Agricultural mechanization and reduced tillage: antagonism or synergy

Moti Jaleta,, Frédéric Baudron, Branka Krivokapic-Skoko, Olaf Erenstein

Research output: Contribution to journalArticle

Abstract

This paper reviews agricultural mechanization and reduced tillage use in the context of sustainable intensification in developing country agriculture. The scoping review includes selected and contrasting cases – including Zimbabwe (manual systems), Bangladesh (2-wheel – single axle tractor systems), India (4-wheel – i.e. 2 axles tractor systems), Kazakhstan (mechanized systems) and Brazil (diverse systems). The expansion of reduced tillage appears strongly associated with the level of agricultural mechanization – facilitated by a number of common drivers and contextualized by the prevailing farm power and intensity of tillage. Soil conservation, timely planting and farm power savings in crop establishment are important drivers for the expansion of reduced tillage across the world, facilitated by conducive markets, institutional and policy environments and the integration of diverse actors to introduce, adapt and promote the necessary components.
Original languageEnglish
Number of pages12
JournalInternational Journal of Agricultural Sustainability
DOIs
Publication statusPublished - 11 May 2019

Fingerprint

reduced tillage
mechanization
axles
wheels
tractors
farms
Kazakhstan
plant establishment
Zimbabwe
soil conservation
Bangladesh
developing countries
tillage
planting
agriculture
markets
India
Brazil
Synergy
Mechanization

Grant Number

  • 0000100353

Cite this

@article{09104f015b7846daabb049484db6d8f7,
title = "Agricultural mechanization and reduced tillage: antagonism or synergy",
abstract = "This paper reviews agricultural mechanization and reduced tillage use in the context of sustainable intensification in developing country agriculture. The scoping review includes selected and contrasting cases – including Zimbabwe (manual systems), Bangladesh (2-wheel – single axle tractor systems), India (4-wheel – i.e. 2 axles tractor systems), Kazakhstan (mechanized systems) and Brazil (diverse systems). The expansion of reduced tillage appears strongly associated with the level of agricultural mechanization – facilitated by a number of common drivers and contextualized by the prevailing farm power and intensity of tillage. Soil conservation, timely planting and farm power savings in crop establishment are important drivers for the expansion of reduced tillage across the world, facilitated by conducive markets, institutional and policy environments and the integration of diverse actors to introduce, adapt and promote the necessary components.",
keywords = "Farm power; reduced tillage; no-tillage; zero-tillage; conservation agriculture",
author = "Moti Jaleta, and Fr{\'e}d{\'e}ric Baudron and Branka Krivokapic-Skoko and Olaf Erenstein",
year = "2019",
month = "5",
day = "11",
doi = "10.1080/14735903.2019.1613742",
language = "English",
journal = "International Journal of Agricultural Sustainability",
issn = "1473-5903",
publisher = "Earthscan",

}

Agricultural mechanization and reduced tillage: antagonism or synergy. / Jaleta, Moti ; Baudron, Frédéric ; Krivokapic-Skoko, Branka; Erenstein, Olaf .

In: International Journal of Agricultural Sustainability, 11.05.2019.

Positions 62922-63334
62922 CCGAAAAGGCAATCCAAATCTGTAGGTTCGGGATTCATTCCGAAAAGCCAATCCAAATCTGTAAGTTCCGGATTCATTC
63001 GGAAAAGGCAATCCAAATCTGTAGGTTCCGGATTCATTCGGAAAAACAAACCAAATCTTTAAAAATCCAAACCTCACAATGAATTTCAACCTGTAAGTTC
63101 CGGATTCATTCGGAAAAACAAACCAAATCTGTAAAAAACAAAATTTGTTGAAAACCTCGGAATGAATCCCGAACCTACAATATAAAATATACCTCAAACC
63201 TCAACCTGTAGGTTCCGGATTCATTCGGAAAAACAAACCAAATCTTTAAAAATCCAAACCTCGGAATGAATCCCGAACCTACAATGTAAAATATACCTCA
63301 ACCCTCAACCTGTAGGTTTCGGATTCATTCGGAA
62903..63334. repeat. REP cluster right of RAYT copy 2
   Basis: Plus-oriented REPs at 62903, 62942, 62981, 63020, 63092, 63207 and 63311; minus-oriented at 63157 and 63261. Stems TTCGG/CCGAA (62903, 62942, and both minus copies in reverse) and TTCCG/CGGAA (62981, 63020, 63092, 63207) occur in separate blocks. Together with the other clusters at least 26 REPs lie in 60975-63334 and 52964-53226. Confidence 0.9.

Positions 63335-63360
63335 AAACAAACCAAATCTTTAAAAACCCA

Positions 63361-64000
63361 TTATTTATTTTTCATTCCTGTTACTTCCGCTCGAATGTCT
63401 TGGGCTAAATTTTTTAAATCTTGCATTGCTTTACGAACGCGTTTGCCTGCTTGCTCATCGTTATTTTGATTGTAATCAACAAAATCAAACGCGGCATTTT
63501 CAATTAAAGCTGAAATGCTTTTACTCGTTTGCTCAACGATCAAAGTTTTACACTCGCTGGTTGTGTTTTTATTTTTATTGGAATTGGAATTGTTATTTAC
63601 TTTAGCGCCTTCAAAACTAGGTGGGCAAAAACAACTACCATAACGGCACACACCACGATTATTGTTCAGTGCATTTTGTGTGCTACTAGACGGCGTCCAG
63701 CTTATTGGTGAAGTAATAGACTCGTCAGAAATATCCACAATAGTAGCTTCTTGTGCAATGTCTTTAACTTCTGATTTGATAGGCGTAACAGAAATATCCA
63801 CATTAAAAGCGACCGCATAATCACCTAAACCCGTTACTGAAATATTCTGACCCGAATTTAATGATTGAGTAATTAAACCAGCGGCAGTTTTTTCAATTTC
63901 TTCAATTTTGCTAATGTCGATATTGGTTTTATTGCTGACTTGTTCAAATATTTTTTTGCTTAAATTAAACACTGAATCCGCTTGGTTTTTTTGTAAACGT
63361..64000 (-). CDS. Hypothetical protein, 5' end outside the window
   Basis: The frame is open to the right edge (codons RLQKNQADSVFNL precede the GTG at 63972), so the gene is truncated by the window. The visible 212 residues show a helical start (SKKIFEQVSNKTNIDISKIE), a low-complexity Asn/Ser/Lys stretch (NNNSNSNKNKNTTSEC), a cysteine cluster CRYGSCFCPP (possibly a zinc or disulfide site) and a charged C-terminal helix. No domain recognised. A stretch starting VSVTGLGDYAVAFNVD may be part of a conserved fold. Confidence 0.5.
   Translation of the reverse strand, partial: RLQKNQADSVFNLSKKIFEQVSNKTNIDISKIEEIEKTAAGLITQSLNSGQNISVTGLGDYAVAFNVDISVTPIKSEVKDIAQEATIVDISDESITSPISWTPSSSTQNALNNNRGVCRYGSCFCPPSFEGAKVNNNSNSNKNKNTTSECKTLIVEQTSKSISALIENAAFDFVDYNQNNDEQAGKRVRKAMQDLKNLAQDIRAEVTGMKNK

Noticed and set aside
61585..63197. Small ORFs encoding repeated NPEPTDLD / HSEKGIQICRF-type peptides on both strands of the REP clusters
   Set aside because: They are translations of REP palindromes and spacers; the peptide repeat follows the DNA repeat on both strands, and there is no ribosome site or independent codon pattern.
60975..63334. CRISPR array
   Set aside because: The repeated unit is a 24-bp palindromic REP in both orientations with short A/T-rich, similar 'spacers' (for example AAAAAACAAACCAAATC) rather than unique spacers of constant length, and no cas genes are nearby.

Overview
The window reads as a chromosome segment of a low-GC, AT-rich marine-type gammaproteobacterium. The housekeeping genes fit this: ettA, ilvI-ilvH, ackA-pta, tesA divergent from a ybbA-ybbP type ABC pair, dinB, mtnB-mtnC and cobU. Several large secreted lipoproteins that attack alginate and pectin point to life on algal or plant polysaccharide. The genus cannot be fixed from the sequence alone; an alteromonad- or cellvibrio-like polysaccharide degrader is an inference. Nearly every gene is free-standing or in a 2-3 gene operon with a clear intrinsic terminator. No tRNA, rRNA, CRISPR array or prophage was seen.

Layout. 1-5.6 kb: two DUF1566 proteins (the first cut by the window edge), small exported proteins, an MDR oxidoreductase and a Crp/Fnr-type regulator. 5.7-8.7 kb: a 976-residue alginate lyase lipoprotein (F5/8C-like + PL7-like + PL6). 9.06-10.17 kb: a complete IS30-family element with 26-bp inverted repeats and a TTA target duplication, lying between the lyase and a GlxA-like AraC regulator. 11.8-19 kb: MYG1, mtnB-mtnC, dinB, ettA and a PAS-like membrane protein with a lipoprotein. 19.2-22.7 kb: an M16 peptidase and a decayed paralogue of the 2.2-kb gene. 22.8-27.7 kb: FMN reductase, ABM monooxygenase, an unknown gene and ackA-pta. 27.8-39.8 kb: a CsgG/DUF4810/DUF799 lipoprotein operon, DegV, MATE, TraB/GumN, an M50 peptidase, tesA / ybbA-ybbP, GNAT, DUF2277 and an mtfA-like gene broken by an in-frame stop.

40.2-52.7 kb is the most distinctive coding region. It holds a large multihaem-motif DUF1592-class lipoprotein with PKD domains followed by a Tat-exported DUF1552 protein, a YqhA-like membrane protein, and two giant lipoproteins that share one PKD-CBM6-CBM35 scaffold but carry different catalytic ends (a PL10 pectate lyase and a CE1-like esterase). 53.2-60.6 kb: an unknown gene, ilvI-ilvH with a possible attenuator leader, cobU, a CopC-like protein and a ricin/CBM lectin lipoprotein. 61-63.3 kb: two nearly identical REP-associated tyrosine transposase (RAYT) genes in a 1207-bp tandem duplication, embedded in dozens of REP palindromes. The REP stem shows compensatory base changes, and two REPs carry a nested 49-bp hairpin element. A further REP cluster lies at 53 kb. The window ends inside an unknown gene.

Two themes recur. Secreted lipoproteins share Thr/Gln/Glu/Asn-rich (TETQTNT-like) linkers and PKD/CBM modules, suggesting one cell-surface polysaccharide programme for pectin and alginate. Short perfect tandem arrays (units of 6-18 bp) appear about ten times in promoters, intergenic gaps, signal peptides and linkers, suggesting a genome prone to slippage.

Research output: Contribution to journalArticle

TY - JOUR

T1 - Agricultural mechanization and reduced tillage: antagonism or synergy

AU - Jaleta,, Moti

AU - Baudron, Frédéric

AU - Krivokapic-Skoko, Branka

AU - Erenstein, Olaf

PY - 2019/5/11

Y1 - 2019/5/11

N2 - This paper reviews agricultural mechanization and reduced tillage use in the context of sustainable intensification in developing country agriculture. The scoping review includes selected and contrasting cases – including Zimbabwe (manual systems), Bangladesh (2-wheel – single axle tractor systems), India (4-wheel – i.e. 2 axles tractor systems), Kazakhstan (mechanized systems) and Brazil (diverse systems). The expansion of reduced tillage appears strongly associated with the level of agricultural mechanization – facilitated by a number of common drivers and contextualized by the prevailing farm power and intensity of tillage. Soil conservation, timely planting and farm power savings in crop establishment are important drivers for the expansion of reduced tillage across the world, facilitated by conducive markets, institutional and policy environments and the integration of diverse actors to introduce, adapt and promote the necessary components.

AB - This paper reviews agricultural mechanization and reduced tillage use in the context of sustainable intensification in developing country agriculture. The scoping review includes selected and contrasting cases – including Zimbabwe (manual systems), Bangladesh (2-wheel – single axle tractor systems), India (4-wheel – i.e. 2 axles tractor systems), Kazakhstan (mechanized systems) and Brazil (diverse systems). The expansion of reduced tillage appears strongly associated with the level of agricultural mechanization – facilitated by a number of common drivers and contextualized by the prevailing farm power and intensity of tillage. Soil conservation, timely planting and farm power savings in crop establishment are important drivers for the expansion of reduced tillage across the world, facilitated by conducive markets, institutional and policy environments and the integration of diverse actors to introduce, adapt and promote the necessary components.

KW - Farm power; reduced tillage; no-tillage; zero-tillage; conservation agriculture

U2 - 10.1080/14735903.2019.1613742

DO - 10.1080/14735903.2019.1613742

M3 - Article

JO - International Journal of Agricultural Sustainability

JF - International Journal of Agricultural Sustainability

SN - 1473-5903

ER -